Julian Assange, founder of WikiLeaks, declined bail


A British judge denied bail from WikiLeaks founder Julian Assange on Wednesday over concerns that he would “not surrender to the court to open an appeals process in his extradition case”.

Judge Vanessa Baraitser made the announcement just two days after he denied a U.S. request to transfer Assange to the Atlantic, arguing he was likely to commit suicide if released on espionage charges. The United States is appealing the decision.

“I am convinced that there are good reasons to assume that if Mr Assange is released today, he will not surrender to the court to initiate an appeals process,” Baraitser said on Reuters on Wednesday.

THE EXTENSION OF ASSANGE WAS REFUSED BY THE BRITISH JUDGE

“As for Mr Assange, this case has not yet been won … the outcome of the appeal is not yet known,” he added.

One of Assange’s lawyers, Barry Pollack, called the judge’s latest decision “extremely disappointing” because “despite Mr Assange’s request to extradite him to the United States, he will continue to be held in a maximum security prison in London, closed during a pandemic.”

“We look forward to the day you can reunite with your family,” he added in a statement to Fox News.

U.S. prosecutors charged Assangen with 17 espionage charges and a computer misuse charge a decade ago for publishing leaked military and diplomatic documents by WikiLeaks. The maximum sentence for the charges is 175 years in prison.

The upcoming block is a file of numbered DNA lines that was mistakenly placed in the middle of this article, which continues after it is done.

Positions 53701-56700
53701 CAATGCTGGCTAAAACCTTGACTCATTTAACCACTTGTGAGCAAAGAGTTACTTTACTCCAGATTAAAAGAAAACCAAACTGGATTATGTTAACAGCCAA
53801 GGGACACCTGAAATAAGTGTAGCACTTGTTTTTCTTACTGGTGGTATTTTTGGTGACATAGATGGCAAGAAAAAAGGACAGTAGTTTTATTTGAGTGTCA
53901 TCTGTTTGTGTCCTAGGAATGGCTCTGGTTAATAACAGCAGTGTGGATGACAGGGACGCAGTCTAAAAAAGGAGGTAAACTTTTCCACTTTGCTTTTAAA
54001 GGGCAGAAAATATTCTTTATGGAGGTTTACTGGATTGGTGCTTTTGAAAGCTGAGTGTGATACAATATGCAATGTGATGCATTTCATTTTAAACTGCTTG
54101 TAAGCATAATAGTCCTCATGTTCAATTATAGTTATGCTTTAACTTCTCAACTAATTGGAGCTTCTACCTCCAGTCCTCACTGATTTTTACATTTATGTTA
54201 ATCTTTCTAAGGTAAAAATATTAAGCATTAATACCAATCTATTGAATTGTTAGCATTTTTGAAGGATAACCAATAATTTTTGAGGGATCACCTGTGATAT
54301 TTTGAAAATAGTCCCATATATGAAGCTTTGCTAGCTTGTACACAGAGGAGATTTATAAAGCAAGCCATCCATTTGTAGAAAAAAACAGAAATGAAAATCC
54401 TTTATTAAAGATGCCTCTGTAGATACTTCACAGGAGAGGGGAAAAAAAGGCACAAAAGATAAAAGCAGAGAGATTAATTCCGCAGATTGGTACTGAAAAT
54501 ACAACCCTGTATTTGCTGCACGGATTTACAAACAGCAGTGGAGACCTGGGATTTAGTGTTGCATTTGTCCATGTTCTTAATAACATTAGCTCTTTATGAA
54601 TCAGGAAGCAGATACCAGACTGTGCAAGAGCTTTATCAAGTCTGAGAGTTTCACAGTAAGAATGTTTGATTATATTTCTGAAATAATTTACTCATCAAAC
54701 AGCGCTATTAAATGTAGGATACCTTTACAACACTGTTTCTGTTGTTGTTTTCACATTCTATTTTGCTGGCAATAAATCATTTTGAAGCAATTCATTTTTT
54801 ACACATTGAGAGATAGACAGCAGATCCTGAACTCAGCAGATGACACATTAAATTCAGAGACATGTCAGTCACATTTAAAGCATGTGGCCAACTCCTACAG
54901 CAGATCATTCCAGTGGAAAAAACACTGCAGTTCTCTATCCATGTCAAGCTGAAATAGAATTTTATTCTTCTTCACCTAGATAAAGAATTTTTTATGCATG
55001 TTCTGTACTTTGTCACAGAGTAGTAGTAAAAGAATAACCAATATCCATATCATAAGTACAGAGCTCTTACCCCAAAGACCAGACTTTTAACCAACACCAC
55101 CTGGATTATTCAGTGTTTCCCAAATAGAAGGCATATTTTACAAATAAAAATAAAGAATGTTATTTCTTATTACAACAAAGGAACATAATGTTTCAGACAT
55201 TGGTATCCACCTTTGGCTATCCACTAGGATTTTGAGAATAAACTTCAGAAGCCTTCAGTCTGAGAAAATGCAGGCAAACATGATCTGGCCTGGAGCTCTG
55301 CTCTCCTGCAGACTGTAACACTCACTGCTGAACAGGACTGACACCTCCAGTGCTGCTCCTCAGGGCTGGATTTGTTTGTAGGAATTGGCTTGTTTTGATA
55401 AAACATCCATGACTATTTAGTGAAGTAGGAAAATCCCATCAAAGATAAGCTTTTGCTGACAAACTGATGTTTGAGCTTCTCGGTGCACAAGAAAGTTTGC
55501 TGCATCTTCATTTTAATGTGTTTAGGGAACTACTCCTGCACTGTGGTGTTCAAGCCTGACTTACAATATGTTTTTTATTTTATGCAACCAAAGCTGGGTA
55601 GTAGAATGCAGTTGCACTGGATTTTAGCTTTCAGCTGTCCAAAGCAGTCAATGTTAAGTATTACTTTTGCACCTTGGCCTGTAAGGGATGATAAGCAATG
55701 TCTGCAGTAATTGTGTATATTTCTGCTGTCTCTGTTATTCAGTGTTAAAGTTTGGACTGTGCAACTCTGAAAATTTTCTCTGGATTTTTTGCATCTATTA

PAMELA ANDERSON CONCERNS REFUSAL TO EXTEND ASSANGE

This is Elizabeth Cook’s forensic artist sketch of Julian Assange appearing in Old Bailey, London, on Monday’s London extradition case.  (AP)

This is Elizabeth Cook’s forensic artist sketch of Julian Assange appearing in Old Bailey, London, on Monday’s London extradition case. (AP)

Rejecting the extradition request on Monday, Baraitser said Assange suffered from clinical depression that would be exacerbated by the isolation he was likely to face in an American prison.

The judge also noted that Assange has “meaning and determination” to circumvent any suicide prevention measures taken by the authorities.

Assange’s legal problems began in 2010 when she was arrested in London at Sweden’s request to question two women on charges of rape and sexual abuse. In 2012, to avoid being sent to Sweden, Assange sought refuge within the Ecuadorian embassy, ​​where he was unavailable to the UK and Swedish authorities – but also practically a prisoner who could not leave the tiny diplomatic mission around London’s tony Knightsbridge.

He is holding a poster in support of Julian Assange in front of the Westminster Tribunal after the bail was heard in a London court on Wednesday, January 6, 2021.  (AP Photo / Matt Dunham)

A Julian Assange supporter is holding a poster in front of the Westminster Tribunal after the bail was heard in a court in London on Wednesday, January 6, 2021. (AP Photo / Matt Dunham)

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The relationship between Assange and his hosts eventually deteriorated, and in April 2019 he was evicted from the embassy.

Sweden canceled the investigation of sexual crimes in November 2019 because so much time had passed, but Assange is still in London’s Belmarsh prison with a strict security system, who was brought to court in a extradition trial during his extradition trial.

Fox News Lillian LeCroy and the Associated Press contributed to this report.